The following blog is a summary of the Activity Restriction in Pregnancy patient handout brought to you by the Society for Maternal-Fetal Medicine with the help of Christina Davidson, MD, Division of Maternal Fetal Medicine, Baylor College of Medicine in Houston, Texas.
During pregnancy, there are times where activity will be physically limited due to the progression of the pregnancy or if complications were to arise; warranting some sort of bed rest. However, restricting activity during pregnancy without the guidance of a doctor is not recommended. This blog will discuss when bed rest is most often recommended and what evidence there is to support that.
What is Considered Activity Restriction?
Activity restriction often has a couple of names in reference to pregnancy. Activity restriction may also be referred to as “bed rest” or even “modified bed rest” if the goal isn’t to fully eliminate physical activity. The terms activity restriction and bed rest are usually used interchangeably; however actually have different meanings. If a woman is admitted to the hospital, bed rest usually means so activity other than bathing and using the bathroom. When at home this could mean something entirely different.
Some sort of activity restriction is most often recommended for pregnancy complications such as:
- premature labor
- women with a short cervix
- premature membrane or ‘water’ rupture
- High blood pressure
- Multiples (twins, triplets, etc.)
Is Activity Restriction Actually Beneficial?
Contrary to popular belief, there is little research or evidence to support that it actually improves the chances of a different outcome. There is some research that hints to bed rest actually increasing the risk for complications such as blood clots and gestational diabetes. Even in the case of premature membrane rupture, there is little evidence to back up that bed rest changes the delivery outcome.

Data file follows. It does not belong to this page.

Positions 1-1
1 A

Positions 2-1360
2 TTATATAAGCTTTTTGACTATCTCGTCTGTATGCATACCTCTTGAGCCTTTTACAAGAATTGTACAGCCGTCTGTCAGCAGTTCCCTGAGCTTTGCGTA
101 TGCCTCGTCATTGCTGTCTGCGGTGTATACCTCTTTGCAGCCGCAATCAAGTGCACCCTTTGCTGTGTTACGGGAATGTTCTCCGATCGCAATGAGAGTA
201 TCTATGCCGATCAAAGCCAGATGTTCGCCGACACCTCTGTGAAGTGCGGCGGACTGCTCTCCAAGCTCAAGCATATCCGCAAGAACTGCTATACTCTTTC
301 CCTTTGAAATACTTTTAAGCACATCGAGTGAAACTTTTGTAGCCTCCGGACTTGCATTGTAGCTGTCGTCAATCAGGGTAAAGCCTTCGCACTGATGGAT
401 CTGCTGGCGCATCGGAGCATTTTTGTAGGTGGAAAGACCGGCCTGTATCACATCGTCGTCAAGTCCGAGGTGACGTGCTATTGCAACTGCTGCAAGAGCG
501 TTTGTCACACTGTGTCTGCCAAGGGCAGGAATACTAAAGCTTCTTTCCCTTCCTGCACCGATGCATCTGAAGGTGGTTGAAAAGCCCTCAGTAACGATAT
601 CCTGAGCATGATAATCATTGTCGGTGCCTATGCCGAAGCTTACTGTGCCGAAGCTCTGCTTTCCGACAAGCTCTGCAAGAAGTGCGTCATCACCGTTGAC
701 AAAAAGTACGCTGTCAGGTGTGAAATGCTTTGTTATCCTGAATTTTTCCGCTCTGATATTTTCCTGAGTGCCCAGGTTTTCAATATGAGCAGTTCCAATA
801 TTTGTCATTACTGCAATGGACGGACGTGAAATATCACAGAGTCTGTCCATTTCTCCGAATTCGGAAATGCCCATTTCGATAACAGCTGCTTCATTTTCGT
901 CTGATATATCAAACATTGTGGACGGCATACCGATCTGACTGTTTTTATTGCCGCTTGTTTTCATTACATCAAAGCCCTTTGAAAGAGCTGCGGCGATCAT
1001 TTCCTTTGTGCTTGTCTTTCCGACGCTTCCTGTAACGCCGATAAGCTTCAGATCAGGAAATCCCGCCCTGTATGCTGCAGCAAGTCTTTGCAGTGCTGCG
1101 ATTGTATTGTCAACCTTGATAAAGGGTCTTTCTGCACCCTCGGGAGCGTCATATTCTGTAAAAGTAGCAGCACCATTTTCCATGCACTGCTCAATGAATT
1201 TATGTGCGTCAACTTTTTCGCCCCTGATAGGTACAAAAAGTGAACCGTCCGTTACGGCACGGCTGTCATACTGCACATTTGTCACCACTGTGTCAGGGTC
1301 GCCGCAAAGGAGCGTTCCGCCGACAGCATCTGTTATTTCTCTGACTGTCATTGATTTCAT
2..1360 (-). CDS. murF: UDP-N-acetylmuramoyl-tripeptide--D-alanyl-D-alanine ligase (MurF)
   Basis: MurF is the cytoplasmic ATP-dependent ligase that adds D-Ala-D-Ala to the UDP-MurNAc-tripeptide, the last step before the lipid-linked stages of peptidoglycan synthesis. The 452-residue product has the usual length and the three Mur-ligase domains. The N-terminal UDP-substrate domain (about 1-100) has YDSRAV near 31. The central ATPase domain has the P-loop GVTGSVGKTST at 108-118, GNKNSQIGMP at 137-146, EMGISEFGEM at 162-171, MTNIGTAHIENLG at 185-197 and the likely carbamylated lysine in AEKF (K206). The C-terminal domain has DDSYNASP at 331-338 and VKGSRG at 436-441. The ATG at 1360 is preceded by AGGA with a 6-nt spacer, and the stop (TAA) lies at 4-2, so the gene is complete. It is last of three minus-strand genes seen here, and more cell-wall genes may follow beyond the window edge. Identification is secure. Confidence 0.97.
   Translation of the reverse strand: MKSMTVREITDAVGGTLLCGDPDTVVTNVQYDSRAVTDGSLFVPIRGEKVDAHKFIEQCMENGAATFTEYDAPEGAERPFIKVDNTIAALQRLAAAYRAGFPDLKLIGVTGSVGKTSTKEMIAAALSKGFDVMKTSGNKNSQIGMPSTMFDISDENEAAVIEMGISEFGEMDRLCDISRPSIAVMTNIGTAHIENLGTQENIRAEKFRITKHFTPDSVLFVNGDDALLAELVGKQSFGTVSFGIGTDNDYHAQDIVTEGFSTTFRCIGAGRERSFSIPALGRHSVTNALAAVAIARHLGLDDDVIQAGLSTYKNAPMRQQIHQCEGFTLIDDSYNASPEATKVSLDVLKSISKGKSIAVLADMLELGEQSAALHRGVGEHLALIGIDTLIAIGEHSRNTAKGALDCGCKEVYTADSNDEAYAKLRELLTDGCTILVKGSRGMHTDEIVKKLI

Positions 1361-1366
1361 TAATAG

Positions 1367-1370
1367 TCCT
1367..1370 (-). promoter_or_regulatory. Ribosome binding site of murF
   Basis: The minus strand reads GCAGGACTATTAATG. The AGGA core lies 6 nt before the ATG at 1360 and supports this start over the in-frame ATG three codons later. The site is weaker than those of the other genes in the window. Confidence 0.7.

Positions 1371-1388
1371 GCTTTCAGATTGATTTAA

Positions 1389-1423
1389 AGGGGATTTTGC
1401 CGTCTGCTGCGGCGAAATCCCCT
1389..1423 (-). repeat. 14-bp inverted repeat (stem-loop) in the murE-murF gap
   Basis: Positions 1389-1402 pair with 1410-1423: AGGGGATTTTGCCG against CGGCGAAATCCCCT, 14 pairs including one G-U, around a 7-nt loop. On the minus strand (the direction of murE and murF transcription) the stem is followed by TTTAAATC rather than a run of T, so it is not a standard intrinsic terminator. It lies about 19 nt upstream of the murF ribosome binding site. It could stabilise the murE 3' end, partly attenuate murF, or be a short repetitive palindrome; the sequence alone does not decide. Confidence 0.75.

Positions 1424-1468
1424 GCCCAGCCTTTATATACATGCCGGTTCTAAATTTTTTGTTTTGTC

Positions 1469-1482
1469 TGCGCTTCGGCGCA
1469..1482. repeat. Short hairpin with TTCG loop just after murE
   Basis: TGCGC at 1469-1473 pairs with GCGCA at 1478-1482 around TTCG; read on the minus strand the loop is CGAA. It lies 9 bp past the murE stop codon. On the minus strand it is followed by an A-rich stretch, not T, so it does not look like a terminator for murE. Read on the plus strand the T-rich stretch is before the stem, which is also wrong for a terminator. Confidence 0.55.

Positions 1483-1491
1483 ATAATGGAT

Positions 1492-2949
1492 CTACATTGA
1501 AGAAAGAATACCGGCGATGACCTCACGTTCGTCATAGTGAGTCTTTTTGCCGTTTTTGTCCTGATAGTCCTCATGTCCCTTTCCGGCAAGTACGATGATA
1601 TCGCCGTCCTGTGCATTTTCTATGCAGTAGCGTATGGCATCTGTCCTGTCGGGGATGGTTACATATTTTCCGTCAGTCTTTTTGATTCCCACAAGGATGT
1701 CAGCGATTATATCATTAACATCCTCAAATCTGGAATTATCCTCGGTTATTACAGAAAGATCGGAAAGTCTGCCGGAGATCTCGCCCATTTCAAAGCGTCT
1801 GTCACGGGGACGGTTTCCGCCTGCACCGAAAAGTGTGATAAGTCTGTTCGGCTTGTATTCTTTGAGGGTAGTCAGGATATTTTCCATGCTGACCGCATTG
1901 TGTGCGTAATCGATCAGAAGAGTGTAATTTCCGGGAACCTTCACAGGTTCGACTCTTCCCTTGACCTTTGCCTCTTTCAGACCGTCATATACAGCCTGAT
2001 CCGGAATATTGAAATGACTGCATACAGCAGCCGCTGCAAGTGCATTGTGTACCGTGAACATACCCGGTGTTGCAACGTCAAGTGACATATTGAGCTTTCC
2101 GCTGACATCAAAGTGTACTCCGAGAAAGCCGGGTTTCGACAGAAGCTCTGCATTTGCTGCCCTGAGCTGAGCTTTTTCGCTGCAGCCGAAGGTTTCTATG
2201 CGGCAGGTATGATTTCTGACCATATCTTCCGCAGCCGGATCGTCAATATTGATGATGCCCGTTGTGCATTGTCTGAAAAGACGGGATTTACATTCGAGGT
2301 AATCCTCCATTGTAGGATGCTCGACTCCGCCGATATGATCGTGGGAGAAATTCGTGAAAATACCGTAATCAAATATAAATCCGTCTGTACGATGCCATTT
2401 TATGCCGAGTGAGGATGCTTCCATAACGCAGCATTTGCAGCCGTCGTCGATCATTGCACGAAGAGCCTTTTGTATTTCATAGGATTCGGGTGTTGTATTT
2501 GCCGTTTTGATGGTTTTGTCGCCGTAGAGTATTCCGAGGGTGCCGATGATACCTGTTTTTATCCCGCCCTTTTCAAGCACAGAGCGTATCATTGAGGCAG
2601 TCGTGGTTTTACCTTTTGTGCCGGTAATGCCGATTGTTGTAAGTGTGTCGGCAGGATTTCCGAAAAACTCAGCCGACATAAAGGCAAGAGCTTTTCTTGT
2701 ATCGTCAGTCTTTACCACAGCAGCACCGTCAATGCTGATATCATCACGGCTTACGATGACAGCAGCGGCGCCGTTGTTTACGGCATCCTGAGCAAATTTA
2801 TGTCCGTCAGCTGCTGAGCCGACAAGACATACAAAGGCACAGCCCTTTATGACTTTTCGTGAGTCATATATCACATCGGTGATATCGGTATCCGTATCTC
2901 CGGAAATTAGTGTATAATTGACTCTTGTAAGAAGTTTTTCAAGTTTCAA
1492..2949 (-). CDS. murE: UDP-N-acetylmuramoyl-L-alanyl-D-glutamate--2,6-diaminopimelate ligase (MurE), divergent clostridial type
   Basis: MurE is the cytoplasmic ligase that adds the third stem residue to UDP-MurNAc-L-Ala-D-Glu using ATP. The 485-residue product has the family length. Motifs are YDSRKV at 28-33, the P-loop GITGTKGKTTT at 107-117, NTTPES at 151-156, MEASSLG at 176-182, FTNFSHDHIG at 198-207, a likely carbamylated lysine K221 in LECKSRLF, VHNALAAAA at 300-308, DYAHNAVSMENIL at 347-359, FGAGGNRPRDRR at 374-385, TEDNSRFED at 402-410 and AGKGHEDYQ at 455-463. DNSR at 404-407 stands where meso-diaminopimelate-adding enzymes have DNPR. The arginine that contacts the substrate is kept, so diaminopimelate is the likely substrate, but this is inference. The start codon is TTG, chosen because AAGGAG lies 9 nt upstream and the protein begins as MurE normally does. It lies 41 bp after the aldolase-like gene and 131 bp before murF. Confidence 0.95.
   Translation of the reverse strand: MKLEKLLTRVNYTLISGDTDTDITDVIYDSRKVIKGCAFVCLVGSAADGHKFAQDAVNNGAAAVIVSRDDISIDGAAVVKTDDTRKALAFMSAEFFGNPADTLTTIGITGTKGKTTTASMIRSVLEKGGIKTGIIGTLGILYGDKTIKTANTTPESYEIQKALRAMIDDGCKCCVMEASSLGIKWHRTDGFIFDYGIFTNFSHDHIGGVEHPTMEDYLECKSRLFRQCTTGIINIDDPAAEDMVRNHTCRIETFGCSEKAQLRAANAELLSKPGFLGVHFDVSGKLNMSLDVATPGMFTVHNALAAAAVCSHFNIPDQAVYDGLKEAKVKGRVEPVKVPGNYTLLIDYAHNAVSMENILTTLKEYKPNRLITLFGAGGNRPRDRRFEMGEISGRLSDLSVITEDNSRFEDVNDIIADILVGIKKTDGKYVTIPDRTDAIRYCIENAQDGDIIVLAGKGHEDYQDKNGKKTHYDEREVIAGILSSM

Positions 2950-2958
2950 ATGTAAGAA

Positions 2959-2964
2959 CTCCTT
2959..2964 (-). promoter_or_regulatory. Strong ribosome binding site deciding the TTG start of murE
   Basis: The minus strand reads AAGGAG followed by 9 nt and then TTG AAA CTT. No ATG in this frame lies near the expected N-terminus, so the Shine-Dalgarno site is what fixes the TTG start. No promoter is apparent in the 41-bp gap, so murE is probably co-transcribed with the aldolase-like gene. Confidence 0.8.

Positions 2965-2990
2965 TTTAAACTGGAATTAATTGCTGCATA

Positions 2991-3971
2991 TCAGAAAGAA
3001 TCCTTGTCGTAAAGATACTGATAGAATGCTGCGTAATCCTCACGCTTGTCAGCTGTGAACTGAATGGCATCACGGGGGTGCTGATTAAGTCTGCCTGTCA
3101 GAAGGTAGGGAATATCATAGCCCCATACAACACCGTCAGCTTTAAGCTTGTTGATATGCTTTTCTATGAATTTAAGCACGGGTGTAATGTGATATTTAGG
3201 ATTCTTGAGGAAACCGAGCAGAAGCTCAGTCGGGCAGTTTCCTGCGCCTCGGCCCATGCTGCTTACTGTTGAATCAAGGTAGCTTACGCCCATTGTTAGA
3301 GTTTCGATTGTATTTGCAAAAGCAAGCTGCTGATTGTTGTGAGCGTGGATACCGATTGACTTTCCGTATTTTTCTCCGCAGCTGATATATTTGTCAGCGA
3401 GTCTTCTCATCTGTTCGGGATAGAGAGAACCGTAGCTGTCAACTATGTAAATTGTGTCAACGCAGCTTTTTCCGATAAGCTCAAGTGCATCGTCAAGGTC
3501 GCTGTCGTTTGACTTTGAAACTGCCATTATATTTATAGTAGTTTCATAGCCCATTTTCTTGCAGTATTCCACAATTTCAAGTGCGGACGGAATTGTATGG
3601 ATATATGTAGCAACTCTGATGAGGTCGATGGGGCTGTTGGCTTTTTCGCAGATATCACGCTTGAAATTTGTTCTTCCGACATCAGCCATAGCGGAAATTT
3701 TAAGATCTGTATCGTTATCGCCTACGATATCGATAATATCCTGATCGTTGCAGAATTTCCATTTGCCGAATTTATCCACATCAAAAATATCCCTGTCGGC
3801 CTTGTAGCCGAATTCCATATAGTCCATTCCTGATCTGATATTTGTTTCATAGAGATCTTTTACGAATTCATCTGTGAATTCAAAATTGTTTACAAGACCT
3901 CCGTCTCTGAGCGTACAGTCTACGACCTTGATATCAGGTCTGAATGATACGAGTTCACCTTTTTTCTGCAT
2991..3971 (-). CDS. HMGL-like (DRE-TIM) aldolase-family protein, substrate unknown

What are the Professional Recommendations for Activity Restriction?
In general, the recommendations are mixed and often assessed on a case by case basis. The American College of Obstetricians and Gynecologists does not recommend bed rest for preventing premature birth or for any other reason. The Society of Obstetricians and Gynecologists of Canada has expressed that an overall decrease in stress or work load could be helpful in preventing high blood pressure but doesn’t recommend additional rest for those with existing high blood pressure. The National Collaborating Centre for Women’s and Children’s Health, in collaboration with the Royal College of Obstetricians and Gynecologists also does not recommend restricted activity for treating high blood pressure.
Carnegie Imaging for Women blogs are intended for educational purposes only and do not replace certified professional care. Medical conditions vary and change frequently. Please ask your doctor any questions you may have regarding your condition to receive a proper diagnosis or risk analysis. Thank you!